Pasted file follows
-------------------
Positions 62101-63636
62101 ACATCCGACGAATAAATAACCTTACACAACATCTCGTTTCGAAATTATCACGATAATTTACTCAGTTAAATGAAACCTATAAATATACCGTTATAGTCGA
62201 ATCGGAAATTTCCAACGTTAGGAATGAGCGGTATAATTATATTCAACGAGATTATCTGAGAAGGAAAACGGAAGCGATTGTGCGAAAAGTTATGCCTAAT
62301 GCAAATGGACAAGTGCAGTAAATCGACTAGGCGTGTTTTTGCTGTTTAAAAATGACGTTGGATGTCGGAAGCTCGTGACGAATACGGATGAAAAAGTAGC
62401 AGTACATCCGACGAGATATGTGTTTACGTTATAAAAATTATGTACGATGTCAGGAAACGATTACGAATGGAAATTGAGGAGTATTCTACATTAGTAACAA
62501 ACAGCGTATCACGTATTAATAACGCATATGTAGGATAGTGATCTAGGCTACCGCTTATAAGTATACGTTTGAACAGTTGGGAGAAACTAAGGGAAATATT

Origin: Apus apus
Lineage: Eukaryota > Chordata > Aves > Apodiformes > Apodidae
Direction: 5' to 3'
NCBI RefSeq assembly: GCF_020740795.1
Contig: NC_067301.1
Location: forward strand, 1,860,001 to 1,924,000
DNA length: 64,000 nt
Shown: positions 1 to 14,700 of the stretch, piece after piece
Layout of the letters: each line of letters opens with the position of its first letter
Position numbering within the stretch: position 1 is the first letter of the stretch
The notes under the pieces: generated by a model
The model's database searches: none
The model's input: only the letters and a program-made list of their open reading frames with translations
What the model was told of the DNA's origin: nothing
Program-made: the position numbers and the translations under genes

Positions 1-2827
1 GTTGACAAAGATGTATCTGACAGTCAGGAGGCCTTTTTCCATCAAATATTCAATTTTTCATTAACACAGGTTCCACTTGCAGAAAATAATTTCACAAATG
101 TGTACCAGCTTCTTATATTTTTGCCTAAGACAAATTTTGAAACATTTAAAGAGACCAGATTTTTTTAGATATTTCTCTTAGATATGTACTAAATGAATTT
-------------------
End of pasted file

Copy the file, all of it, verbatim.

Positions 62101-63636
62101 ACATCCGACGAATAAATAACCTTACACAACATCTCGTTTCGAAATTATCACGATAATTTACTCAGTTAAATGAAACCTATAAATATACCGTTATAGTCGA
62201 ATCGGAAATTTCCAACGTTAGGAATGAGCGGTATAATTATATTCAACGAGATTATCTGAGAAGGAAAACGGAAGCGATTGTGCGAAAAGTTATGCCTAAT
62301 GCAAATGGACAAGTGCAGTAAATCGACTAGGCGTGTTTTTGCTGTTTAAAAATGACGTTGGATGTCGGAAGCTCGTGACGAATACGGATGAAAAAGTAGC
62401 AGTACATCCGACGAGATATGTGTTTACGTTATAAAAATTATGTACGATGTCAGGAAACGATTACGAATGGAAATTGAGGAGTATTCTACATTAGTAACAA
62501 ACAGCGTATCACGTATTAATAACGCATATGTAGGATAGTGATCTAGGCTACCGCTTATAAGTATACGTTTGAACAGTTGGGAGAAACTAAGGGAAATATT

Origin: Apus apus
Lineage: Eukaryota > Chordata > Aves > Apodiformes > Apodidae
Direction: 5' to 3'
NCBI RefSeq assembly: GCF_020740795.1
Contig: NC_067301.1
Location: forward strand, 1,860,001 to 1,924,000
DNA length: 64,000 nt
Shown: positions 1 to 14,700 of the stretch, piece after piece
Layout of the letters: each line of letters opens with the position of its first letter
Position numbering within the stretch: position 1 is the first letter of the stretch
The notes under the pieces: generated by a model
The model's database searches: none
The model's input: only the letters and a program-made list of their open reading frames with translations
What the model was told of the DNA's origin: nothing
Program-made: the position numbers and the translations under genes

Positions 1-2827
1 GTTGACAAAGATGTATCTGACAGTCAGGAGGCCTTTTTCCATCAAATATTCAATTTTTCATTAACACAGGTTCCACTTGCAGAAAATAATTTCACAAATG
101 TGTACCAGCTTCTTATATTTTTGCCTAAGACAAATTTTGAAACATTTAAAGAGACCAGATTTTTTTAGATATTTCTCTTAGATATGTACTAAATGAATTT